Also, no matter how attractive they are, aerodynamic designs almost always involve some sacrifices. The fast roll of the trunk translates into a loss of luggage space. And the aggressive curve of the roofline may pose some problems for taller backseat passengers.
There aren't many changes for '95. The J30t gets the most modest of cosmetic make-overs thanks to new taillights. Functional changes include power lumbar support for the driver's seat and an automatic antiglare rearview mirror.
If you're one of those drivers who spends more time in your car than you do in your living room, then you'll appreciate the inside of the Infiniti J30. Its Italian-style, deeply gathered leather is rich and elegant, and has a sumptuous touch. Infiniti has incorporated just the right touch of wood - a deep burl walnut - to appeal to traditionalists without offending the terminally hip.
You can tell this car was designed in laid-back California by its muted and tasteful blend of colors. Our test model was bathed in coordinated earth tones: beige, sand and cream.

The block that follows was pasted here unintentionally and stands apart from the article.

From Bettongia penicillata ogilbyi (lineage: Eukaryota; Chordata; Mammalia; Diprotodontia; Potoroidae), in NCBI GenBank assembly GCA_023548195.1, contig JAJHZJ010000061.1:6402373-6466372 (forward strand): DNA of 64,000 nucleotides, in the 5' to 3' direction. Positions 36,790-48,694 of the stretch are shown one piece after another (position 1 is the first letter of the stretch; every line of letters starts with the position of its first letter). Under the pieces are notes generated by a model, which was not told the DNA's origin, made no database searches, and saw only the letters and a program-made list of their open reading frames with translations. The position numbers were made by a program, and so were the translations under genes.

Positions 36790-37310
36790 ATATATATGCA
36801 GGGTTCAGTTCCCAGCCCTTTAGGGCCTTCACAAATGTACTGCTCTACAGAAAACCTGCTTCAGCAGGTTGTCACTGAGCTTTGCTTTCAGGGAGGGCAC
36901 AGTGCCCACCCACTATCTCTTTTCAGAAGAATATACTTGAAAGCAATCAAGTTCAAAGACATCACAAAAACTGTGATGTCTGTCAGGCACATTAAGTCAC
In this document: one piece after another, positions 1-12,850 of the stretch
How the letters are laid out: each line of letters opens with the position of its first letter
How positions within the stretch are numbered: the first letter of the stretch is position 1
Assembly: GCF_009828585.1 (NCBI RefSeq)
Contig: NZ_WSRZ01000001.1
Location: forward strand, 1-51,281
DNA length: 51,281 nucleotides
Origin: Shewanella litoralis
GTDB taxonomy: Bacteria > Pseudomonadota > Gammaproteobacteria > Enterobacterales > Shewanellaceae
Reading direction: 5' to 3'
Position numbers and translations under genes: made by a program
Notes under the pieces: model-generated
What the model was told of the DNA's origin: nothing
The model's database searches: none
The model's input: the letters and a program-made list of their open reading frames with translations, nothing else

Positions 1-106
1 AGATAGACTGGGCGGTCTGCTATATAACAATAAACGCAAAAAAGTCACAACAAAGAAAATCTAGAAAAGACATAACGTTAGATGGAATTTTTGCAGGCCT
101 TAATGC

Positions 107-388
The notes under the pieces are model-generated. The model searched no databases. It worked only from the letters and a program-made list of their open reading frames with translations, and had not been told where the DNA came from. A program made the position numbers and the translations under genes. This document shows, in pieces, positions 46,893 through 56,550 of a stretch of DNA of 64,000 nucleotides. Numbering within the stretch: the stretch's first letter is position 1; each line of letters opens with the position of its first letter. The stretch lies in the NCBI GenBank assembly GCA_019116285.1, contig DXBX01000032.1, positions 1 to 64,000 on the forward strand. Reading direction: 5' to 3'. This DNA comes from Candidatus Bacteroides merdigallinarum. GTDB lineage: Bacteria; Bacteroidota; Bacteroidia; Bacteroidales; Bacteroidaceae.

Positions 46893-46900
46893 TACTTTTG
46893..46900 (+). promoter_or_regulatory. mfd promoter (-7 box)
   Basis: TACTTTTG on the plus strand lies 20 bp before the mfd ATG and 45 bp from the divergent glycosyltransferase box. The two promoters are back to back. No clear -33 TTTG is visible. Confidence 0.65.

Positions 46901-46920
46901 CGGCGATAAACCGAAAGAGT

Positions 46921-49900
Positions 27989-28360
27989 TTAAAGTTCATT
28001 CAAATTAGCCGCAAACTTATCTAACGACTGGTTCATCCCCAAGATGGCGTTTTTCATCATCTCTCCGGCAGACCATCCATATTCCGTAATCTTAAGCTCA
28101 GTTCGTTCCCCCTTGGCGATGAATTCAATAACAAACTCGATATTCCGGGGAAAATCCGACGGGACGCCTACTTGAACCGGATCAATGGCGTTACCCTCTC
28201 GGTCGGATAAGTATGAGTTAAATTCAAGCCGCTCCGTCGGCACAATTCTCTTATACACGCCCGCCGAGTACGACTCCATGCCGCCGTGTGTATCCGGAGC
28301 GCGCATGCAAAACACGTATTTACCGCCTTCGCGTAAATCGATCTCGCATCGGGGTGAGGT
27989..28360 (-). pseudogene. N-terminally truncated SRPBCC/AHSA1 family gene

Instrumentation is well-placed, well-lit and easy to read. Controls are logically located and a snap to use. You won't have to take your eyes off the road to find the windshield wipers, nor risk life and limb searching for the radio's volume control. Even the cupholders are functional, which, we've found, is not always the case.
However, we did have a problem with the abominable analog clock that sits like a gold-rimmed cyclops in the middle of the instrument panel. It is an incongruous touch, apparently meant to appeal to those people who need to be constantly reminded of their lofty position in the hierarchy of automobile ownership. Scrape off the gold foil, Infiniti: Your buyers already know they've arrived.
Just like any good living room, the seats in the J30 are plush and comfortable. The front seats deliver a firm, wraparound fit that makes you feel you're in contact with the car and the road. Rear seating is a bit more cramped, especially for taller passengers, but the seats themselves are also plush and comfortable.
When you're plunking down $40,000 on a new car, you expect an abundance of luxury touches, such as leather seats, walnut trim and a 6-speaker AM/FM/cassette with CD player. However, the powertrain is equally, if not more, important. And here, this sport sedan is ready to deliver.